A year ago, Google Duplex made headlines when Sundar Pichai, Google CEO, presented the duplex feature to the audience at I/O 2018. The audience was excited to hear that Artificial Intelligence could be potentially trained to make phone calls and even make food reservations on behalf of humans. In a live demonstration, Duplex AI Assistant called a hair stylist to book an appointment. The conversation was so life-like that it even mimicked common human vocal patterns such as the use of ‘mmm’ and ‘hmm’. It seemed near impossible for a person to differentiate whether there was a human or the machine on the other line.
In March, this feature was rolled out for Google pixel handset and later it was made available in 43 states.
Were Google Duplex Calls Real?
However, a new report from Newyork times surfacing on the internet suggests that this amazing feat may not have been so amazing after all. According to the report, 25% of Duplex calls were done by a real person and not the AI. Also, 15 percent of the calls were initiated by Duplex, however required a human to intervene at some point during the call. This means that only around 60% of calls made by duplex were truly automated.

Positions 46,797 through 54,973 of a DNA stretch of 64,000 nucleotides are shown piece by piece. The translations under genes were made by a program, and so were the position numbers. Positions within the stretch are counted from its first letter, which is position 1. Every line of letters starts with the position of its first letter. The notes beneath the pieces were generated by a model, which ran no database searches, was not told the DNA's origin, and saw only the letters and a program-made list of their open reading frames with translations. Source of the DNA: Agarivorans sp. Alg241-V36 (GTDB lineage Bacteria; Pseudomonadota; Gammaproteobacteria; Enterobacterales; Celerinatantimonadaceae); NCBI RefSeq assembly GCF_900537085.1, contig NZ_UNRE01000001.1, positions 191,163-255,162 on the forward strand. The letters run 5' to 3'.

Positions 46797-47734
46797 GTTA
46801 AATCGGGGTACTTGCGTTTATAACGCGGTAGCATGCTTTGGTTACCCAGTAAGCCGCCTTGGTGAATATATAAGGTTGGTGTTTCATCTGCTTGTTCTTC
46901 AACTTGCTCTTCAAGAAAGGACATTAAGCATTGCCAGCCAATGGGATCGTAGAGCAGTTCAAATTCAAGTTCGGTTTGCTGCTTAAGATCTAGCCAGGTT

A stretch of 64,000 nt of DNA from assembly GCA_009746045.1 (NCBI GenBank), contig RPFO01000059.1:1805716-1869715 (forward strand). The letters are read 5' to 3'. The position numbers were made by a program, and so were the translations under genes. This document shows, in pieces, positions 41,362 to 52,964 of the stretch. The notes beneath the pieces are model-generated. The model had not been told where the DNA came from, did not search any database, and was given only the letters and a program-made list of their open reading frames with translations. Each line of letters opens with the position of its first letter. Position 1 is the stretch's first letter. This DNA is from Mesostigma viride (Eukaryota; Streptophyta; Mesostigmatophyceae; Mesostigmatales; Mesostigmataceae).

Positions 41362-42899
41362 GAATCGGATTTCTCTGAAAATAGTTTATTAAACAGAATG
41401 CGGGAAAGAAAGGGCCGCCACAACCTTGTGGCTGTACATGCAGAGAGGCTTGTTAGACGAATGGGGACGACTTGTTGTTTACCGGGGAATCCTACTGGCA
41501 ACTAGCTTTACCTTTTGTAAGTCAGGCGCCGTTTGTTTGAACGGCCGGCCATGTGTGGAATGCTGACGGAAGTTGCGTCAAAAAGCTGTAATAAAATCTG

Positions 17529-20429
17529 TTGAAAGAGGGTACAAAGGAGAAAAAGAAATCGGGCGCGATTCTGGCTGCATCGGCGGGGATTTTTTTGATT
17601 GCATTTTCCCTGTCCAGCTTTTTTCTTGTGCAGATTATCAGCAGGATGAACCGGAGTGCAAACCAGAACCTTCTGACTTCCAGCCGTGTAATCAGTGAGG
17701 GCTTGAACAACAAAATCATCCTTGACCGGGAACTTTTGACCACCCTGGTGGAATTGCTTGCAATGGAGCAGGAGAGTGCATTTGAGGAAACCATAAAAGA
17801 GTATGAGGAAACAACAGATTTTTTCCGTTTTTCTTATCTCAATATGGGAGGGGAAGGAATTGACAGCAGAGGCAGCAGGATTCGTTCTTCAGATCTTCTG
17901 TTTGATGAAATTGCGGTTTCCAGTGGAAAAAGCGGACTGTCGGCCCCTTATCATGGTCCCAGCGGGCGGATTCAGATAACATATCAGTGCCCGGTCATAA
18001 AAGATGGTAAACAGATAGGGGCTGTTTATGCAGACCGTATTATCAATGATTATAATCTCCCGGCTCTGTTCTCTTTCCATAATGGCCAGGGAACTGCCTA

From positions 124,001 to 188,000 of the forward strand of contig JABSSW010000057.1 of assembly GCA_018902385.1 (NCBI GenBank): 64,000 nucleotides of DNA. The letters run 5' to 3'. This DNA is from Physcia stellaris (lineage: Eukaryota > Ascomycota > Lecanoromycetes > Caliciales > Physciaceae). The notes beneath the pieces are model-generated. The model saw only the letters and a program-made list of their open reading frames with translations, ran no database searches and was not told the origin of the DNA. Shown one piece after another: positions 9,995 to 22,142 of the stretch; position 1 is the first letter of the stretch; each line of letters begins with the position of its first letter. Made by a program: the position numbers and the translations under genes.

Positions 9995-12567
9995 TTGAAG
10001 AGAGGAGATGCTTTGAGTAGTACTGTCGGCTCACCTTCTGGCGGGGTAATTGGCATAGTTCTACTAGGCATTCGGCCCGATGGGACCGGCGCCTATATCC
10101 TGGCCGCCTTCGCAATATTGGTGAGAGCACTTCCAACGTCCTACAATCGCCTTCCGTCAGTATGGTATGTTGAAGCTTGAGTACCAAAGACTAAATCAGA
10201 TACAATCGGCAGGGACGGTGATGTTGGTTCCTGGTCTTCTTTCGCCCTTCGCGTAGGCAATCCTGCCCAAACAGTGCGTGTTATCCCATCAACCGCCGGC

The Times also decided to conduct its own experiment. Using Duplex, calls to more than a dozen restaurants were made and checked if they were in fact made by humans. The study concluded that three out of the four successful Duplex bookings were made by humans. (Some restaurants rejected other requests because the party size was too small, not because of some fault with the AI.)
If a Google assistant can’t figure out if who it is talking to is a spammer or how to complete the task at hand, it transfers calls to a human agent so that they can handle it. According to the company, human intervention is therefore necessary in making the technology efficient.
For example, if one were to ask Duplex to reserve them a table in a specific restaurant, the technology will try to reserve a table via the use of certain applications previously provided to the software. If no such options are available, the task will be transferred to a human agent.
Duplex for the web
Newly announced at Google I/O 2019 is Duplex for the Web. With this technology, Duplex can now fill out information and forms for users across websites. Often when booking things online, people have to navigate a number of pages, zoom in on the page and perform other necessary action to fill out the requested form. Duplex is impressively programmed to account for all these factors. For more information, see the video below.